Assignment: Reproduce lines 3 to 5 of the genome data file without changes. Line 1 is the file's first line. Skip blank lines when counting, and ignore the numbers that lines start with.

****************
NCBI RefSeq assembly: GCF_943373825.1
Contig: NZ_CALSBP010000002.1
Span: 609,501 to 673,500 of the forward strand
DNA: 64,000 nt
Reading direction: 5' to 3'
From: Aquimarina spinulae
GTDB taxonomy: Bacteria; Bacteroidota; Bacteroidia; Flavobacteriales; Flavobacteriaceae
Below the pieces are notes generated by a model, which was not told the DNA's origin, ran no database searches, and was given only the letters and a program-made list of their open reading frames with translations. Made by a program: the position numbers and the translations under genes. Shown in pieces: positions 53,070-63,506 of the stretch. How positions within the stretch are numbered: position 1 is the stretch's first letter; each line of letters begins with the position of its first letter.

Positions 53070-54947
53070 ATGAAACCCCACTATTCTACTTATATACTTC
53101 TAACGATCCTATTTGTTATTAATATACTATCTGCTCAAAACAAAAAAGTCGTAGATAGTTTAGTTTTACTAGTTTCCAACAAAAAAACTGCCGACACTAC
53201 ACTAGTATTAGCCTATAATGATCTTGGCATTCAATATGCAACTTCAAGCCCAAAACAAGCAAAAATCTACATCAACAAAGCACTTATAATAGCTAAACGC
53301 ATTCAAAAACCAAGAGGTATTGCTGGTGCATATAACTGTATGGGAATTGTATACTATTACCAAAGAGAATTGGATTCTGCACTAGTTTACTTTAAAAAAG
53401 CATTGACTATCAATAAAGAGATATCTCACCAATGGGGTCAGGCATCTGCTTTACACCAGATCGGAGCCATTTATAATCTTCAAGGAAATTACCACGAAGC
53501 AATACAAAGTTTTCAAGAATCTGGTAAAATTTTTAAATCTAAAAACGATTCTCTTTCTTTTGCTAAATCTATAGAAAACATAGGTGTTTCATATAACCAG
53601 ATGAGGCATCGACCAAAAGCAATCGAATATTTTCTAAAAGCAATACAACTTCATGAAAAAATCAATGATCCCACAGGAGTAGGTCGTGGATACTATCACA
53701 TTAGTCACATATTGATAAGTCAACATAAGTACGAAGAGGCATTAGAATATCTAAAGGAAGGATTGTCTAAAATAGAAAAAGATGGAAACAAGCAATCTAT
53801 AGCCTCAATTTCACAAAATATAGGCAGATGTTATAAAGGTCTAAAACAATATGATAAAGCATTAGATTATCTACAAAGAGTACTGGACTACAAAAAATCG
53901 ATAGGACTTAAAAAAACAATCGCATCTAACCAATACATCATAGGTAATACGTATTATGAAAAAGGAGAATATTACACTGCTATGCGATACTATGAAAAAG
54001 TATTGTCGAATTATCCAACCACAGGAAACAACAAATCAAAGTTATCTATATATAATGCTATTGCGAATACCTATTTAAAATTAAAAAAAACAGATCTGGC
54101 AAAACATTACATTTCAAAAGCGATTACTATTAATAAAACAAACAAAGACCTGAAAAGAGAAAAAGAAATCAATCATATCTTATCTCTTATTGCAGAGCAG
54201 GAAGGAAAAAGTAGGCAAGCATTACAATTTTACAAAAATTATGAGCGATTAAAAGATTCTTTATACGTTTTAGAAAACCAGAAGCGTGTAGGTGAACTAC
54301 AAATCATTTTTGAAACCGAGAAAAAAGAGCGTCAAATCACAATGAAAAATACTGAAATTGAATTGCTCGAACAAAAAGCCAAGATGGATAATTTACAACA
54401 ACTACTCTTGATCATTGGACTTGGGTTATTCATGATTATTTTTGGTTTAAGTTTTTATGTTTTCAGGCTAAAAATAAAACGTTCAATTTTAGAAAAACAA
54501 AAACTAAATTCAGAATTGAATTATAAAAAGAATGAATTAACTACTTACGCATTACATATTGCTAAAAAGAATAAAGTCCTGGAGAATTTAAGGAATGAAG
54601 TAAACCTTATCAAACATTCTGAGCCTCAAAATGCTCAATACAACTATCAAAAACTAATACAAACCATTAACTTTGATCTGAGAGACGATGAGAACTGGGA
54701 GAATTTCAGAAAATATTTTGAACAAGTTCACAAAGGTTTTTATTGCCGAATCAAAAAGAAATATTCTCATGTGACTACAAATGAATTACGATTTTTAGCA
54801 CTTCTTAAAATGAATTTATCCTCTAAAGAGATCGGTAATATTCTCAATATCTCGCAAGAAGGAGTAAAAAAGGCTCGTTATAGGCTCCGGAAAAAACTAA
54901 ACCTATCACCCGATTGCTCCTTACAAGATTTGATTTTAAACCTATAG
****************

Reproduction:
Span: 609,501 to 673,500 of the forward strand
DNA: 64,000 nt
Reading direction: 5' to 3'